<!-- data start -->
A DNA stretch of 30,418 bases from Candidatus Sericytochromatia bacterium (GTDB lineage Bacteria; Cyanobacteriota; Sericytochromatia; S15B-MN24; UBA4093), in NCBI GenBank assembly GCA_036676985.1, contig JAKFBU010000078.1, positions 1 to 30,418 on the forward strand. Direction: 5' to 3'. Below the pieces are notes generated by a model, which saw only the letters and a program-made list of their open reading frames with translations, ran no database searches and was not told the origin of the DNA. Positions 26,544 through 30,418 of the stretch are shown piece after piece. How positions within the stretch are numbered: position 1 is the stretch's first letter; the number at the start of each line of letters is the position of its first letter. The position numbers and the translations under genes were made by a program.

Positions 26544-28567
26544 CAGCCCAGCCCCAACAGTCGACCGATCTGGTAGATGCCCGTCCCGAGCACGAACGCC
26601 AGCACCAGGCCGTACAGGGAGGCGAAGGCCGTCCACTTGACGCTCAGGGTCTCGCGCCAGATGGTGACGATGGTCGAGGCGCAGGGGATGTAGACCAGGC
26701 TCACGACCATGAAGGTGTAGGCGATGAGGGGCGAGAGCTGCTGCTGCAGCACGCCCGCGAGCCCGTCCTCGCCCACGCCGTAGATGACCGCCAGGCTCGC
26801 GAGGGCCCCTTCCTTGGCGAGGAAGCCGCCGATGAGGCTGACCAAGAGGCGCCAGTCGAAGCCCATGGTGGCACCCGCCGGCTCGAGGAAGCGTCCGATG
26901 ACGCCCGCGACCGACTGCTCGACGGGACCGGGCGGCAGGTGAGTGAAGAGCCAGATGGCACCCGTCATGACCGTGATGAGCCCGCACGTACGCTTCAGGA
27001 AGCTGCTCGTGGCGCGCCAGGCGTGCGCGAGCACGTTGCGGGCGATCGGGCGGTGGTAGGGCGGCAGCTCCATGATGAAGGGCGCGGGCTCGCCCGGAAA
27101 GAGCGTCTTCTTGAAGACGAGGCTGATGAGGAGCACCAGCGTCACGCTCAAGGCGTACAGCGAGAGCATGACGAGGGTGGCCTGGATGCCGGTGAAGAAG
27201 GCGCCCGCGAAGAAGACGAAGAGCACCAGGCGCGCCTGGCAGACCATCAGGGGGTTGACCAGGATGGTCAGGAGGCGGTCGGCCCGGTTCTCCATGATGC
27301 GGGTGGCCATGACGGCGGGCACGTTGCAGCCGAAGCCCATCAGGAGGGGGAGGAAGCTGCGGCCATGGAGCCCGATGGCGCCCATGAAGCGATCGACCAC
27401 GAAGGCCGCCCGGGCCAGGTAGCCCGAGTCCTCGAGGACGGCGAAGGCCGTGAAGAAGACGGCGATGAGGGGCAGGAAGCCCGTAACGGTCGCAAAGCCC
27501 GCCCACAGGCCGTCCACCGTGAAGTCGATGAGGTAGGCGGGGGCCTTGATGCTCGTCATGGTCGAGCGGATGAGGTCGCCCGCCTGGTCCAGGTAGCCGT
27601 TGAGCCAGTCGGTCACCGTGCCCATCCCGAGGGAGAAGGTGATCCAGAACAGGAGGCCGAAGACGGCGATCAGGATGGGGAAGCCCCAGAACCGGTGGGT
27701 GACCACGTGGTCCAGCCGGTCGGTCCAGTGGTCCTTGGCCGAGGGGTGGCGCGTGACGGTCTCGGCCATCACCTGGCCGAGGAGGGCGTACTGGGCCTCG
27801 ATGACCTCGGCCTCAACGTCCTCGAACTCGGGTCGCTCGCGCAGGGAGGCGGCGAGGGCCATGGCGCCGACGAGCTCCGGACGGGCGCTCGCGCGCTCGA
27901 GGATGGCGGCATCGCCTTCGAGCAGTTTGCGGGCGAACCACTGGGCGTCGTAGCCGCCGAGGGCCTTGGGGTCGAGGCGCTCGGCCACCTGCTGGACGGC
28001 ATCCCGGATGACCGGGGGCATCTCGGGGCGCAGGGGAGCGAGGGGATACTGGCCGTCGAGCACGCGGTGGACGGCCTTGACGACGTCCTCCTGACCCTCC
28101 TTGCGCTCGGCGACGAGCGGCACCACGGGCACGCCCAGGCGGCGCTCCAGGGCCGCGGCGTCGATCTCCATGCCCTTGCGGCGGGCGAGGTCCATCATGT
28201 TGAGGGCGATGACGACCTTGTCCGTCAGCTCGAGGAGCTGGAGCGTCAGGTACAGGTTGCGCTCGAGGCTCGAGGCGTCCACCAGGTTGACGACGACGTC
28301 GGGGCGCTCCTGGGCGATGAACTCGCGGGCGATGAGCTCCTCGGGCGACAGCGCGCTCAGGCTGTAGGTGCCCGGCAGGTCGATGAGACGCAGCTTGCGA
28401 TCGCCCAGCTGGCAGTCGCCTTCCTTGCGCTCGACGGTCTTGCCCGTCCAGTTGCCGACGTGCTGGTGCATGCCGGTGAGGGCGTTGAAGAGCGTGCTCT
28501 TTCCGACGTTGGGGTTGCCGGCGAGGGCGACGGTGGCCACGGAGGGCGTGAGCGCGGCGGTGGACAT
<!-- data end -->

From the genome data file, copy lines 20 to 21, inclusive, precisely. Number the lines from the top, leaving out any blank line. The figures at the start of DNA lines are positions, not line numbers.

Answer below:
28201 TGAGGGCGATGACGACCTTGTCCGTCAGCTCGAGGAGCTGGAGCGTCAGGTACAGGTTGCGCTCGAGGCTCGAGGCGTCCACCAGGTTGACGACGACGTC
28301 GGGGCGCTCCTGGGCGATGAACTCGCGGGCGATGAGCTCCTCGGGCGACAGCGCGCTCAGGCTGTAGGTGCCCGGCAGGTCGATGAGACGCAGCTTGCGA